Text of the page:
Imaging the alternative silencing of FGFR2 exon IIIb in vivo.
Alternative splicing multiplies genomic coding capacity and regulates proteomic composition. A well-studied example of this plasticity leads to the synthesis of functionally distinct isoforms of the Fibroblast Growth Factor Receptor-2 (FGFR2). The regulation of this isoform diversity necessitates the silencing of FGFR2 exon IIIb, which is mediated by flanking intronic splicing silencers and the polypyrimidine tract binding protein (PTB). To visualize this splicing decision in vivo, we developed mice harboring a green fluorescent protein construct that reports on the silencing of exon IIIb. The animals also harbor a red fluorescent protein reporter of constitutive splicing as an allelic control. This dual reporter system revealed that in various organs and cell types the silencing of exon IIIb required the intronic silencers. In neurons, which do not express PTB, we observed robust silencer-dependent repression of exon IIIb, suggesting that the neural paralog, brain PTB, can take over this function. In the epidermis, however, the intronic silencers were not required for efficient silencing. This work provides a first glimpse at splicing regulation among different cell types in vivo and promises the drafting of an anatomic map of splicing decisions.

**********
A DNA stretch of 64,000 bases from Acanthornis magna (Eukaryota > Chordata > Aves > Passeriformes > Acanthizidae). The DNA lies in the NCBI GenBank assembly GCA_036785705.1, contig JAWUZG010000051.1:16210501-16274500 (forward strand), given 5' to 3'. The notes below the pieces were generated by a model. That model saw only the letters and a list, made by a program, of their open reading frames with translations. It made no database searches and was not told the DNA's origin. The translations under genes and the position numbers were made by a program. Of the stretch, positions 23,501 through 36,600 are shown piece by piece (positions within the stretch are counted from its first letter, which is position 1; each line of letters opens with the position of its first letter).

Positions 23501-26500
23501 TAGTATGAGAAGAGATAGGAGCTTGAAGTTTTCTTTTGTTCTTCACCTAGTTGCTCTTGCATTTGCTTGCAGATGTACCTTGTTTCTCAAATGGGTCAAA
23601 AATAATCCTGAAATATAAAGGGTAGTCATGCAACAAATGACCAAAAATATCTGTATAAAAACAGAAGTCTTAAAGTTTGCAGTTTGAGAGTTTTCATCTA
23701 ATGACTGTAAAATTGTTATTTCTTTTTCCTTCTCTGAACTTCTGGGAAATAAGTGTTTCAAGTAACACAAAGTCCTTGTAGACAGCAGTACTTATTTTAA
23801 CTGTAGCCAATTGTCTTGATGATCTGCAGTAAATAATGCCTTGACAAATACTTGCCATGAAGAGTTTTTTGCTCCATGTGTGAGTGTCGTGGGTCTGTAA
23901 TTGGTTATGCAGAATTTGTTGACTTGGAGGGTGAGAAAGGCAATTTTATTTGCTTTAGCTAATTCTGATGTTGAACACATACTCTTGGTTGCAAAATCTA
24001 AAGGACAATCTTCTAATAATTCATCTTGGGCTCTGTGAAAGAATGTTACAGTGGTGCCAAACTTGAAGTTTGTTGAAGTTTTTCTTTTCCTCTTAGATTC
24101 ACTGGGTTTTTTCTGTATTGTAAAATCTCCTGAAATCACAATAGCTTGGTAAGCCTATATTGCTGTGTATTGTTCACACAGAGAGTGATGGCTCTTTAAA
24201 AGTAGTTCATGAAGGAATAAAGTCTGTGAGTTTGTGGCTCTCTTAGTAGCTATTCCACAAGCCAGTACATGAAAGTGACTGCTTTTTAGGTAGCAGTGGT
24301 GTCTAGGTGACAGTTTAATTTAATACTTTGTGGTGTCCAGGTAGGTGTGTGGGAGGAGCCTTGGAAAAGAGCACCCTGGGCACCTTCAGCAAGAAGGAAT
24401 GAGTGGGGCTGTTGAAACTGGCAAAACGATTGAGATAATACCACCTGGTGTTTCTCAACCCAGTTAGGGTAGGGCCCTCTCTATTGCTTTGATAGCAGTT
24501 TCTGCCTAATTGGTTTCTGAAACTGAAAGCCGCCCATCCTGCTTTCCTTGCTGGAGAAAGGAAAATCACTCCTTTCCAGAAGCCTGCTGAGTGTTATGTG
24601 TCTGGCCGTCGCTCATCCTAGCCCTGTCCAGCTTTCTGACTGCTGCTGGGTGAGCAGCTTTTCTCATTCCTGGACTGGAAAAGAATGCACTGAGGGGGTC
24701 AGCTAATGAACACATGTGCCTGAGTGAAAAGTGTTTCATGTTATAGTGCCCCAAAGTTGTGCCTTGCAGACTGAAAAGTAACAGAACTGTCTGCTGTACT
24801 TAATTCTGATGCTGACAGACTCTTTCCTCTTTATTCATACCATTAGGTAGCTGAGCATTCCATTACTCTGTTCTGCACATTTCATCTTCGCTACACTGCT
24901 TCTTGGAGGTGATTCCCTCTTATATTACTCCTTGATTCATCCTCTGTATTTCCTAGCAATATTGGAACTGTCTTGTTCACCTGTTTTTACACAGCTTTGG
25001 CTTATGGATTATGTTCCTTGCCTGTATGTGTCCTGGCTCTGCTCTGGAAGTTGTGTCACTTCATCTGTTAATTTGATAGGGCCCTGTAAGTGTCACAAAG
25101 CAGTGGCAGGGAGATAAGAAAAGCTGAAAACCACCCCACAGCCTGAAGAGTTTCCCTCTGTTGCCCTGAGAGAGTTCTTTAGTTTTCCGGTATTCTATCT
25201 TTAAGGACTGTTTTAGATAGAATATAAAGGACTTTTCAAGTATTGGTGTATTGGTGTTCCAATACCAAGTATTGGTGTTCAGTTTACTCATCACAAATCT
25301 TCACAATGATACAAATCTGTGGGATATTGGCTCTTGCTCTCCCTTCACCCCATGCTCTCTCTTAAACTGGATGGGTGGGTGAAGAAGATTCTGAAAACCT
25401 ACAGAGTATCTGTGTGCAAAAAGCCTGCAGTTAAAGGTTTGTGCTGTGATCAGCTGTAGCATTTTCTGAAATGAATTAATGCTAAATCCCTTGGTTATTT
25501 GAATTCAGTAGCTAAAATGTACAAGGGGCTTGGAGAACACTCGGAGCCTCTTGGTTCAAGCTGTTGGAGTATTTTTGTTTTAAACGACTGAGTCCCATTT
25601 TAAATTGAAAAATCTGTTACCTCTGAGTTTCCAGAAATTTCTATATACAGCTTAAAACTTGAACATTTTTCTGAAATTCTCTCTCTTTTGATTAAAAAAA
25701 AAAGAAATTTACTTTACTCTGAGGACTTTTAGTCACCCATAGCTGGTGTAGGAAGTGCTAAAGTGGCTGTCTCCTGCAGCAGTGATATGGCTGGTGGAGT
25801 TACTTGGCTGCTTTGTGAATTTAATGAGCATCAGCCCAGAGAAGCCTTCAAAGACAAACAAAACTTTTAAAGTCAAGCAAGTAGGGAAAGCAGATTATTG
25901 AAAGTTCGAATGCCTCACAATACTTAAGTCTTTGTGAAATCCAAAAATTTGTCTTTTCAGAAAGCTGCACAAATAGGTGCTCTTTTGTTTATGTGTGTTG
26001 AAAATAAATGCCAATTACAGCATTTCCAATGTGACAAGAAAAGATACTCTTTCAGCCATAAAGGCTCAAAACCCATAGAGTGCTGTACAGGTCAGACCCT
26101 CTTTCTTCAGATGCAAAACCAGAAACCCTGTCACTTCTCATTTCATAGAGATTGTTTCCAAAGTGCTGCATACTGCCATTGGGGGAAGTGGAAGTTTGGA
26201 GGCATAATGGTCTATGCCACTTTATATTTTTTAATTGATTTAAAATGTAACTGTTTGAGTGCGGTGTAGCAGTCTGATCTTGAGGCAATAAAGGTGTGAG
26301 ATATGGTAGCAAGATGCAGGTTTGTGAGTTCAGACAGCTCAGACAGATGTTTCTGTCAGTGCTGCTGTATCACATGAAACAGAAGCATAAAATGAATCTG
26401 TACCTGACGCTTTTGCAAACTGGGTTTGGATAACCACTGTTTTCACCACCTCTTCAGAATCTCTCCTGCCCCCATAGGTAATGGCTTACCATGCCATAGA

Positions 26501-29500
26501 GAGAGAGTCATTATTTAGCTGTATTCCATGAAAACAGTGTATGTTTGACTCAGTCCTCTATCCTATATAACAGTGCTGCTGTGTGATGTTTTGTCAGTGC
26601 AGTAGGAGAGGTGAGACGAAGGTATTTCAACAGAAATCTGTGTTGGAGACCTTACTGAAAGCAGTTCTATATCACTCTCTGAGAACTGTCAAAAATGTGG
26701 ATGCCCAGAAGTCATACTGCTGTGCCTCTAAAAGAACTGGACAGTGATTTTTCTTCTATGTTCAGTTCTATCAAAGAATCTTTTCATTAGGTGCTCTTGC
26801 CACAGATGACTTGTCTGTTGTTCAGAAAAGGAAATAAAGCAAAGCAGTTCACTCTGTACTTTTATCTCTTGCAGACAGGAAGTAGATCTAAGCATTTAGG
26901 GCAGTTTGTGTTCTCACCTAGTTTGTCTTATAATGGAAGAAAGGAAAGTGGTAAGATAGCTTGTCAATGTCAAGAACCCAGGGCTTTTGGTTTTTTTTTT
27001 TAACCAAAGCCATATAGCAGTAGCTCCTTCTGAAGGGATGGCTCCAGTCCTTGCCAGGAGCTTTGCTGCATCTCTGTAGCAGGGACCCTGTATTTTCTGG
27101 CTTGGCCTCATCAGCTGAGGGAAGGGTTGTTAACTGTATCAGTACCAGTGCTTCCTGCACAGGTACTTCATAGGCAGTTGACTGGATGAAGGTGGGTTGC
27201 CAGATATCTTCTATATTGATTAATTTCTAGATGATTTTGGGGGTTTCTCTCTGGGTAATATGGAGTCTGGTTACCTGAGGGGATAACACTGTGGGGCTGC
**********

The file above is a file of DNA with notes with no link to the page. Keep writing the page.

Bonano, VI; Oltean, S; Brazas, RM; Garcia-Blanco, MA
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